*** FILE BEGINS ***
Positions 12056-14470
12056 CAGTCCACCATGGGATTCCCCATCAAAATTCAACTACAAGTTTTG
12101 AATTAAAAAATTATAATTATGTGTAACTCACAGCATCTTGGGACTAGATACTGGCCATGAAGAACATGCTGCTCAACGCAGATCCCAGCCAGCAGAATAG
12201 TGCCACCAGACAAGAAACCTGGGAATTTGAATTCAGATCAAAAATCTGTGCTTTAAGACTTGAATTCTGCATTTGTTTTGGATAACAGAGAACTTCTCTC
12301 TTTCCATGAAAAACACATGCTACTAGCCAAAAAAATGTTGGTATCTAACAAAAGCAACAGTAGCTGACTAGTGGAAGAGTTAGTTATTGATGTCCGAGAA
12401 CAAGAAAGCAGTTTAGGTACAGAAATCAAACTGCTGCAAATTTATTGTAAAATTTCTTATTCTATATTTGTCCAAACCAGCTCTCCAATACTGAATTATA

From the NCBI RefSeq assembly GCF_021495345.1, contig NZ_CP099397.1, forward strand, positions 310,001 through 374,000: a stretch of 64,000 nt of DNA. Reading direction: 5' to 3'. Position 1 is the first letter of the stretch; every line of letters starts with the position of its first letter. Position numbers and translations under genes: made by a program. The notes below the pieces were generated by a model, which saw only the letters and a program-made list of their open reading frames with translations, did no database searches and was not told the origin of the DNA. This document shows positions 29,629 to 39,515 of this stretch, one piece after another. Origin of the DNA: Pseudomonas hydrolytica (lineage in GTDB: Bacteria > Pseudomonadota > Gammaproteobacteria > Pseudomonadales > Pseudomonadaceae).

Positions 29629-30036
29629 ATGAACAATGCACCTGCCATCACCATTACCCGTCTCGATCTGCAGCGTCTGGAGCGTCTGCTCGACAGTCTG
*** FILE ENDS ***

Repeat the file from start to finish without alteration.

Positions 12056-14470
12056 CAGTCCACCATGGGATTCCCCATCAAAATTCAACTACAAGTTTTG
12101 AATTAAAAAATTATAATTATGTGTAACTCACAGCATCTTGGGACTAGATACTGGCCATGAAGAACATGCTGCTCAACGCAGATCCCAGCCAGCAGAATAG
12201 TGCCACCAGACAAGAAACCTGGGAATTTGAATTCAGATCAAAAATCTGTGCTTTAAGACTTGAATTCTGCATTTGTTTTGGATAACAGAGAACTTCTCTC
12301 TTTCCATGAAAAACACATGCTACTAGCCAAAAAAATGTTGGTATCTAACAAAAGCAACAGTAGCTGACTAGTGGAAGAGTTAGTTATTGATGTCCGAGAA
12401 CAAGAAAGCAGTTTAGGTACAGAAATCAAACTGCTGCAAATTTATTGTAAAATTTCTTATTCTATATTTGTCCAAACCAGCTCTCCAATACTGAATTATA

From the NCBI RefSeq assembly GCF_021495345.1, contig NZ_CP099397.1, forward strand, positions 310,001 through 374,000: a stretch of 64,000 nt of DNA. Reading direction: 5' to 3'. Position 1 is the first letter of the stretch; every line of letters starts with the position of its first letter. Position numbers and translations under genes: made by a program. The notes below the pieces were generated by a model, which saw only the letters and a program-made list of their open reading frames with translations, did no database searches and was not told the origin of the DNA. This document shows positions 29,629 to 39,515 of this stretch, one piece after another. Origin of the DNA: Pseudomonas hydrolytica (lineage in GTDB: Bacteria > Pseudomonadota > Gammaproteobacteria > Pseudomonadales > Pseudomonadaceae).

Positions 29629-30036
29629 ATGAACAATGCACCTGCCATCACCATTACCCGTCTCGATCTGCAGCGTCTGGAGCGTCTGCTCGACAGTCTG